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Plane Answers: What kind of math skills are needed to become a pilot?
Hello First Officer Kent!
It has been my dream since early childhood to earn a private pilot's certificate. For a number of reasons--both financial and otherwise--it is only now (pushing age 30) that I am able to seriously begin the process of choosing a flight school and creating a road map to the goal of earning the license (while I would love to work as an airline pilot, I am content to keep my less interesting day job and fly as a pure hobbyist).
The only potential barrier that I can envision is what I fear to be a lack of the necessary math acumen to be successful. I am simply intimidated by any math more complicated than very basic algebra, and while this is something that I believe I can overcome, I wonder how it will impact my ability to earn a private pilot's certificate. How much and what type of math is necessary to know in order to reach this goal? Should I brush up on any particular area of mathematics before starting my flight training?
I have good news for you.
You're not the first to ask me this question, so I imagine many others have this impression as well. Perhaps it's fueled by a few math teachers who may use occupations like flying as a carrot to get their students to study more. But there isn't anything even approaching basic algebra required to get your licenses, even up to the ATP level.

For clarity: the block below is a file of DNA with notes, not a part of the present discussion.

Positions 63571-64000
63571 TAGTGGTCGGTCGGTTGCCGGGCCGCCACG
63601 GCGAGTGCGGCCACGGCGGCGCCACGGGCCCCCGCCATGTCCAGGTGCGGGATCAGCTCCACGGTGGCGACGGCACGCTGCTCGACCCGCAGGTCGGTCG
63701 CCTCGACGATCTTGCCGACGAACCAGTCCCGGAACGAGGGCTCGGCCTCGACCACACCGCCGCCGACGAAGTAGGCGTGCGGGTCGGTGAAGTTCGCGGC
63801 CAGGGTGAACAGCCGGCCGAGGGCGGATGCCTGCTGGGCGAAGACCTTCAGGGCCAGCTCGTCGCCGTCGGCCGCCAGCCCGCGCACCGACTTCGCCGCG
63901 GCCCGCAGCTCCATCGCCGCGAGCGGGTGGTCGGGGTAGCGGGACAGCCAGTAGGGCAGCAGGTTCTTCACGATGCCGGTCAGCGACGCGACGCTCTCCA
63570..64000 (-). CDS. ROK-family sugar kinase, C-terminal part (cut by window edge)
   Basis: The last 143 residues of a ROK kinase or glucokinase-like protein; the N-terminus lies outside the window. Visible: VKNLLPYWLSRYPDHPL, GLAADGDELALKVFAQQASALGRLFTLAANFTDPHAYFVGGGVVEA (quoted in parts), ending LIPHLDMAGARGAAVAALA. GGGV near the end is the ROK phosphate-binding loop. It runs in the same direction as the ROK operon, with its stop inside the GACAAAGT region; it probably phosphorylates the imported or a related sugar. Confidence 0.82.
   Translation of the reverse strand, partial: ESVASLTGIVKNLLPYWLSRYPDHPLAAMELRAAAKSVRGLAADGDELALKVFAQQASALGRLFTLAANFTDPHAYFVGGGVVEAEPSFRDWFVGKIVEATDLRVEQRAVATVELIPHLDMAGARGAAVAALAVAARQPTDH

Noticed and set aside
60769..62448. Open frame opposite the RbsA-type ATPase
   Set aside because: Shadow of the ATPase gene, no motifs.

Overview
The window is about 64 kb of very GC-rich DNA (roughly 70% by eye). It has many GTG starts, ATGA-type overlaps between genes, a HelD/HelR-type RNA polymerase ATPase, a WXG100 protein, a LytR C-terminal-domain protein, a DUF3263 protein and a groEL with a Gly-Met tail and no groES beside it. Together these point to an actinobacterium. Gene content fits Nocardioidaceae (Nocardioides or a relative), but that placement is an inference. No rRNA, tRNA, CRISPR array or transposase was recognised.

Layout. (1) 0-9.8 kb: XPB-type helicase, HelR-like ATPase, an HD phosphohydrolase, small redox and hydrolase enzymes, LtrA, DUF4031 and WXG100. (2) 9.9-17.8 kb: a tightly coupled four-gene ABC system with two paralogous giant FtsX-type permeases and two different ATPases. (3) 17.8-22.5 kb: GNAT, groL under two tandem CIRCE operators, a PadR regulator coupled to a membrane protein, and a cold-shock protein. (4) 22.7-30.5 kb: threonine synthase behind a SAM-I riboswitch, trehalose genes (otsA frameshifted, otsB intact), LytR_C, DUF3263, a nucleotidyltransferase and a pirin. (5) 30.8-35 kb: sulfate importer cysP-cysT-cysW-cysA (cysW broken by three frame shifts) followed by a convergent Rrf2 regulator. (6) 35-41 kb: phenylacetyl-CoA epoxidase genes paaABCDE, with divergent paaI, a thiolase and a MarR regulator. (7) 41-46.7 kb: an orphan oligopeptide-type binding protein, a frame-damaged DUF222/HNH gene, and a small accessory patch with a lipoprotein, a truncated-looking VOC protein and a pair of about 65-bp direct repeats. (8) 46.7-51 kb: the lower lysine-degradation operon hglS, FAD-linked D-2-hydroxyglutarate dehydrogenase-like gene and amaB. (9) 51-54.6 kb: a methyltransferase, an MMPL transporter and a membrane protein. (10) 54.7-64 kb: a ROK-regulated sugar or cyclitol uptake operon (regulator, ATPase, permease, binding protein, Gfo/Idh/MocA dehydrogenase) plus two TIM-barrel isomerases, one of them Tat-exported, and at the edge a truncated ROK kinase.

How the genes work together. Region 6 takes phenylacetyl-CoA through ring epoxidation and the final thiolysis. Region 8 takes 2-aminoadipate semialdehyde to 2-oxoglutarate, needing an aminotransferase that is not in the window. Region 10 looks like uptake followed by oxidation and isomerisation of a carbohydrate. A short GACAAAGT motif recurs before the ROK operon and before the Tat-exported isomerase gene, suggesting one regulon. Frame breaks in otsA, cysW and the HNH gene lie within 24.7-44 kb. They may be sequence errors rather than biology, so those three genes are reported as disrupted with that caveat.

I was admittedly horrible at math and struggled with it all the way through college. Not a pretty sight. Since college, I haven't even thought about algebraic equations. Frankly, the most complicated math I do today is figuring out the time for the crew rest periods when crossing the Atlantic with three pilots. Fortunately, there's even an app for that.
That said, it was my ability to complete the required math courses that allowed me to get through college. And college has been necessary to land a job at a major airline. But that doesn't seem to be your goal at this point.
Hope you do take up your dream!
I was talking with a pilot from a different airline than yours and he was saying that at his company they now prefer to use idle reverse thrust. I'm wondering why this would be (versus revving those bad boys up in max reverse)? Why not just leave the throttles at complete idle? Does reverse idle do much for deceleration versus complete idle?
Many airports, such as Manchester and London, are requiring idle reverse be used in the mornings due to noise restrictions. I actually prefer that, because passengers seem to enjoy the quiet, calm landings. Typically reverse thrust will shorten your landing distance by only 400 feet depending on the conditions.
Given plenty of runway, idle reverse landings are rather nice. But there are tradeoffs. Avoiding maximum reverse thrust does wear the brakes out faster. But there may be fuel and engine savings associated with idle reverse.
When the engines are at idle they actually produces a bit of thrust. So idle revers blocks that residual thrust and pushes it forward giving you some extra stopping power at no cost while in idle reverse.
While I was looking at some Boeing posters of widebody aircraft in school--a 767/757 and up and I've noticed there are three autopilots. A left, center, and right. What is the point of three? Is it just for redundancy?
The autopilots are all selected just before shooting the approach and they become independent at 1500 feet, all the way to the ground. This way, if one electrical source is ever lost, the airplane can continue.
Other Boeings that don't have autoland capability may still have three autopilots, but they aren't selected at the same time. They're just cycled through at the beginning of each flight so they see an even amount of use. So yes, on those aircraft they would be there solely for redundancy.
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